We often get asked whether GlutenTox Home can accurately detect gluten in highly acidic items like lemon juice. The answer in a nutshell? It sure can!
Traditionally items with extreme pH balances have been tricky for gluten test kits, but GlutenTox contains a dilution solution formulated with a special pH stabilizer. To prove it, the team at Biomedal’s ISO-certified gluten analysis lab prepared three very special batches of lemon juice.
The first sample was the control, a basic bottle of lemon juice from the local supermarket. They happened to use Prima brand, which contains: lemon juice from concentrate (water, concentrated lemon juice), natural flavors, citric acid, sodium benzoate, sodium metabisulfite and sodium sulfite. As it happens, the pH value of this lemon juice is 1.64 — not only is it very, very acidic, it’s most acidic than most plain lemons!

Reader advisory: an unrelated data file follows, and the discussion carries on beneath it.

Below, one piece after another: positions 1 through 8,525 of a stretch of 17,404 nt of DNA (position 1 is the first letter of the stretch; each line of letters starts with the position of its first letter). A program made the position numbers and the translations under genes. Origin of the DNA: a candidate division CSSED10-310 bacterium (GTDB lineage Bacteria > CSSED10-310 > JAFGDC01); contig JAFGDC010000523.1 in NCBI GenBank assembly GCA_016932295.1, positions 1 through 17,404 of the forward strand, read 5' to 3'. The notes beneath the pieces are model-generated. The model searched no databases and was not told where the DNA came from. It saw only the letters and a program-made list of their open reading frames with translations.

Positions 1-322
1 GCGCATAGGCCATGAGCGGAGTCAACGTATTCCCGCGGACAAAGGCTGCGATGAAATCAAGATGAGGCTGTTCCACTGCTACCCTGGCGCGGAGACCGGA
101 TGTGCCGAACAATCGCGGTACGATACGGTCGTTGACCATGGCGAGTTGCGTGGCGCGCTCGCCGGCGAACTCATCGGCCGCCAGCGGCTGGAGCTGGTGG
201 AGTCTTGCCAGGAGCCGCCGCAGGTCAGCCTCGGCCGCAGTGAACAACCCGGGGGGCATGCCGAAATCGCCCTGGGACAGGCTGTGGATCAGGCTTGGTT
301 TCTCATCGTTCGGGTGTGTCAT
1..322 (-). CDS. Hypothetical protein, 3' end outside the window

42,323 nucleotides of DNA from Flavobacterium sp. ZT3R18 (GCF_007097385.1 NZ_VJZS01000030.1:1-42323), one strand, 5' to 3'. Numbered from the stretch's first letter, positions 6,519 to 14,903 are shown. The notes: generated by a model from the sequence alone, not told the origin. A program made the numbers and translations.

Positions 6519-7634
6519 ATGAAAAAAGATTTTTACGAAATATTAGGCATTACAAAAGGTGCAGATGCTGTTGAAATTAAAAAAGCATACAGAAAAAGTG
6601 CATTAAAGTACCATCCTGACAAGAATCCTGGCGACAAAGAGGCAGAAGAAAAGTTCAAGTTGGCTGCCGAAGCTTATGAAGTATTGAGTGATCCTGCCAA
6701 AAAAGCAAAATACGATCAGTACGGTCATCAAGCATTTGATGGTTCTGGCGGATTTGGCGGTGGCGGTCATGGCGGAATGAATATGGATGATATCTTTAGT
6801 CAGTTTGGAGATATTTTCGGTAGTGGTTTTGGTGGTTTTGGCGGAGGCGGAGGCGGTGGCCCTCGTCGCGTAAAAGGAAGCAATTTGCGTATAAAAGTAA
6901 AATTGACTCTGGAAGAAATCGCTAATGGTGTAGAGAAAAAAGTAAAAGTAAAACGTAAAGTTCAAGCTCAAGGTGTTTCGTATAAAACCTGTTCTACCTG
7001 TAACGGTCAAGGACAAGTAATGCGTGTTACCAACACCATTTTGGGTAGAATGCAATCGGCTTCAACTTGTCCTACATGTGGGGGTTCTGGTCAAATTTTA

The second sample was the same lemon juice, purposefully spiked with 5ppm of gluten. The third? You guessed it! Lemon juice spiked with 20ppm of gluten.
As you can see in the pictures below, the control sample was gluten-free. No surprise there, lemon juice is naturally gluten-free and the additives in this bottle are not typically gluten-containing. The sample spiked with 5ppm of gluten was tested at the 5ppm threshold and returned positive results. The sample spiked with 20ppm of gluten was tested at the higher threshold of 20ppm and also returned positive results. All three samples had fairly neutral pH values by the time they were extracted and diluted.
What does this tell us? Well, most importantly, it tells us that we don’t need to worry about low pH values when testing items for gluten. Citrus juices, vinegar, wine, and other acidic items can be tested safely for gluten at either sensitivity threshold using GlutenTox Home.
You can see the report from Biomedal below, using GlutenTox Pro, an equally sensitive test designed for manufacturers of gluten-free food.